3 Chap. IX Lifetime and Testamentary Trusts... Jacobson & Becker 101 importance of the relationship would favor preparation of a written document in all cases where a trust is created. Trust terms and terminology reflect the special characteristics surrounding its creation. Example: A trust created in a will is referred to as a testamentary trust. If the terms of the will provide that a transfer of property be made from the estate to the trust, the provisions of the will that describe the transfer are referred to as pourover provisions since they pour over funds from the estate to the trust. In contrast to a testamentary trust, a trust created during a person's life is referred to as a living trust or inter-vivos trust. A trust created during lifetime and in which the grantor reserves the right to cancel the trust is referred to as a revocable trust. A common example of such a trust is a revocable living trust or living trust. Living refers to the fact that the trust was created during a person s lifetime. Revocable refers to the fact that the person creating the trust retained certain interests or rights in the trust, including the right to revoke it. If the grantor wants to create a trust and give up the right to revoke it in the future, the trust is referred to as an irrevocable trust. In such situations, the property owner intends to give up ownership and control of the property to avoid the property being included in the owners estate at his or her death. A common example of such a trust is an irrevocable life insurance trust. In the Chapter X discussion of how life insurance is treated under federal estate tax, a key issue is who owns the policy or has incidents of ownership in the policy. In an irrevocable life insurance trust, a policy of insurance is transferred to the trustee who is considered to be the owner of it. The trust agreement designates the trust as the beneficiary of the policy. Once the policy proceeds are paid to the trust, the trustee s obligations to the beneficiary will take control to manage and distribute the policy proceeds. This concept is discussed in more detail in Chapter X. Trusts are also referred to by the purpose they serve, such as a marital deduction trust, which is a trust created to manage property passing to a surviving spouse which qualifies for the marital deduction under the federal estate tax law. Likewise, a credit shelter trust is a trust under which the grantor designates property to pass to the trustee in an amount equivalent to the amount of the grantor's unified credit for federal estate tax. Property which qualifies for marital deduction treatment as qualified terminable interest property (see earlier discussion in chapter VI), or Q- TIP property, may pass under a Q-TIP trust. In making gifts of certain property, an owner can separate ownership during lifetime from ownership that follows after the owner's death. This creates a life interest, or life estate, and a follow-on interest, or remainder interest. A transfer in trust of a remainder interest in property to a charity may be made in the form of a charitable remainder annuity trust or a charitable remainder unitrust to qualify for the gift tax charitable deduction.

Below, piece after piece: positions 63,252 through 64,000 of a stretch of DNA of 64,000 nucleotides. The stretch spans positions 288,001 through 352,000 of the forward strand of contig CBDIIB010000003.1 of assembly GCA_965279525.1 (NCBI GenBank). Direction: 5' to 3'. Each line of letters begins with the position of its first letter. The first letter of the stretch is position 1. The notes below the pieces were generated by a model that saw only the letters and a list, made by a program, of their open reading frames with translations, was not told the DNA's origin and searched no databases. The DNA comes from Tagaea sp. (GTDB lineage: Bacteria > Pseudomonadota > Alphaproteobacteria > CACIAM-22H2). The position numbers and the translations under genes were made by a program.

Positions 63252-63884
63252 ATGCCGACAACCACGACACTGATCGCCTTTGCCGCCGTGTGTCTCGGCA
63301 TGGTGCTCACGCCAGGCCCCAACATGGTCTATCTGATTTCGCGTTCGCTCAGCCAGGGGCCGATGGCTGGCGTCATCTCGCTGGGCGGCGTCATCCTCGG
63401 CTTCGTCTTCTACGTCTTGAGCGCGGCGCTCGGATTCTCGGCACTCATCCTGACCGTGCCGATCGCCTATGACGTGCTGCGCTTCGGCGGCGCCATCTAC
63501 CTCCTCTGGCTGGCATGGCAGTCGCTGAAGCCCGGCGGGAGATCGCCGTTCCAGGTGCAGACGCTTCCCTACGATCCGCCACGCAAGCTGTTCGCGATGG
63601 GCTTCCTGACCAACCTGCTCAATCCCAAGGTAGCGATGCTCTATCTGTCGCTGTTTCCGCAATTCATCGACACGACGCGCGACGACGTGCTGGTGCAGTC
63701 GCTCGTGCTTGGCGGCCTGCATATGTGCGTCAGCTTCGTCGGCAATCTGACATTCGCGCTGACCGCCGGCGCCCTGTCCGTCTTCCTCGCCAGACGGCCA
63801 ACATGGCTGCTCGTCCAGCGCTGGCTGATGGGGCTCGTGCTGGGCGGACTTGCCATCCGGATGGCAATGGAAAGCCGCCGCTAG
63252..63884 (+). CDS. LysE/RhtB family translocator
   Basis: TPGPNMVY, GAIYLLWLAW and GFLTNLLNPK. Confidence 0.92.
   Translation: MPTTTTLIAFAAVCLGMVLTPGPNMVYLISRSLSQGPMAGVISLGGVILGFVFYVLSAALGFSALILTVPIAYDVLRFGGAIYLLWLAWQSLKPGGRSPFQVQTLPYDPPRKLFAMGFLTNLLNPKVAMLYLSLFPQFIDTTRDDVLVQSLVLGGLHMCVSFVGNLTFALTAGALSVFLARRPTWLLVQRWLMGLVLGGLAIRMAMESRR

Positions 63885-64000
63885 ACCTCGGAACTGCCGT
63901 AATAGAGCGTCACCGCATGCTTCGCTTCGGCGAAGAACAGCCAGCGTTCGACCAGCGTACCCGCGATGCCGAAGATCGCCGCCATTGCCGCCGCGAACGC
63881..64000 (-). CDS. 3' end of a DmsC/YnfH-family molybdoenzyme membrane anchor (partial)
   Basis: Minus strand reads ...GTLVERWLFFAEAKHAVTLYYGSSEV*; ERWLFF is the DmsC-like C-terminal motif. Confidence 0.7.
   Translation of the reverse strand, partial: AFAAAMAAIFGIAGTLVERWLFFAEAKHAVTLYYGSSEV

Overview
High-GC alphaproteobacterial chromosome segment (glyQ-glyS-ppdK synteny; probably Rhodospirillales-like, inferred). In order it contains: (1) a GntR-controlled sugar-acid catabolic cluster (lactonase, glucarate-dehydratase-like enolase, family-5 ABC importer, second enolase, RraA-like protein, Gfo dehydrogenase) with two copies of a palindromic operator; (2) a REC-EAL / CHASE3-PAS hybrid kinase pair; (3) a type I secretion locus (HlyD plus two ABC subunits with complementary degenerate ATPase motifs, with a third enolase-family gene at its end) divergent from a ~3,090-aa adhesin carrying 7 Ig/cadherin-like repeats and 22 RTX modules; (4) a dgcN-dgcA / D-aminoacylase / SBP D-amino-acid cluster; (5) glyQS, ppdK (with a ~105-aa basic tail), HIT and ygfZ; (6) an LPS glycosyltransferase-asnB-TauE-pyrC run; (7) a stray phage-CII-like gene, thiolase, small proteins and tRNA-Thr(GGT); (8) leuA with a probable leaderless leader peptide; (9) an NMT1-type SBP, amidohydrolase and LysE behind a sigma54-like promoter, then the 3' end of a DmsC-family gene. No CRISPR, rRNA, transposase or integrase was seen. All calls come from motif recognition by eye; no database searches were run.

4 102 Chap. IX Lifetime and Testamentary Trusts... Jacobson & Becker A popular estate planning use of trusts is to invest income-producing property in a manner that provides lifetime financial security to the beneficiary without causing an undesired federal estate tax problem for any of the beneficiaries of the trust. This technique is often referred to as an A-B trust, or a marital trust and a by-pass trust. In this technique an amount of property passes to a surviving spouse in a way that qualifies it for the marital deduction from federal estate taxes. The amount of property that passes to the spouse should be sufficient to provide financial security for the spouse. If this property passes to the spouse in trust, the trust is known as the A- trust, or marital trust, since the trust qualifies for the marital deduction. The b-trust, or by-pass trust, is funded in an amount tied to the exemption equivalent of the grantor's unified credit against federal estate tax. Chapter VI discusses this concept. Income from the by-pass trust can be paid to the surviving spouse during his or her lifetime, or to other beneficiaries, but the spouse has limited authority over the trust principal so that the principal is not included in the spouse's estate at his or her death. When the surviving spouse passes on, the principal by-passes the deceased spouse's estate and passes to other beneficiaries, such as children of both spouses. A key objective of using this technique is to enable the estate of each spouse to fully use its own exemption equivalent amount. This doubles the amount of property that passes to intended heirs tax-free. In other cases, terms that describe a trust reflect special features of the trust and such terms often become short-hand expressions for these trusts. For example, a crummy trust is a trust in which the beneficiary of the trust is given specific powers to withdraw property from the trust in order to qualify the beneficiary's interest in the trust as a present interest for purposes of the gift tax annual exclusion. The term "crummy" is used to refer to the Ninth Circuit Court of Appeals decision in the case of Crummy v. the Commissioner of the Internal Revenue Service, 397 F.2d. 81 (1968) that recognized this technique as an effective estate planning tool. Another example is a sprinkling trust, which is a trust in which the trustee has discretionary authority to distribute funds among several beneficiaries. In other words, the trustee can choose who will be benefited by the distribution. If a person contributes funds to another person to help the other person purchase property, an implied resulting trust can be imposed on the purchased property to protect the interest of contributors whose contribution is not recognized by an ownership interest in the property. A similar concept is found in a constructive trust, which involves a person who is persuaded to part with his or her own property by the fraudulent acts of others or the abuse of a confidential relationship. In the case of a constructive trust, imposing the trust becomes a remedy to assist the person who gave up property to get its return or be compensated for its loss. The remedy becomes effective by imposing the trust on property owned by the fraudulent party such that the property is held, in trust, for the benefit of the injured property owner. In a number of situations statutory trusts are imposed on property to protect the interests of special classes of people. The Packers and Stockyards Act, for example, imposes a statutory trust on livestock and poultry sold to livestock and poultry dealers to protect the interests of sellers in receiving payment from the purchasing dealer. By imposing a statutory trust, the dealer holds the purchased items in trust for the benefit of the unpaid sellers. Creditors of the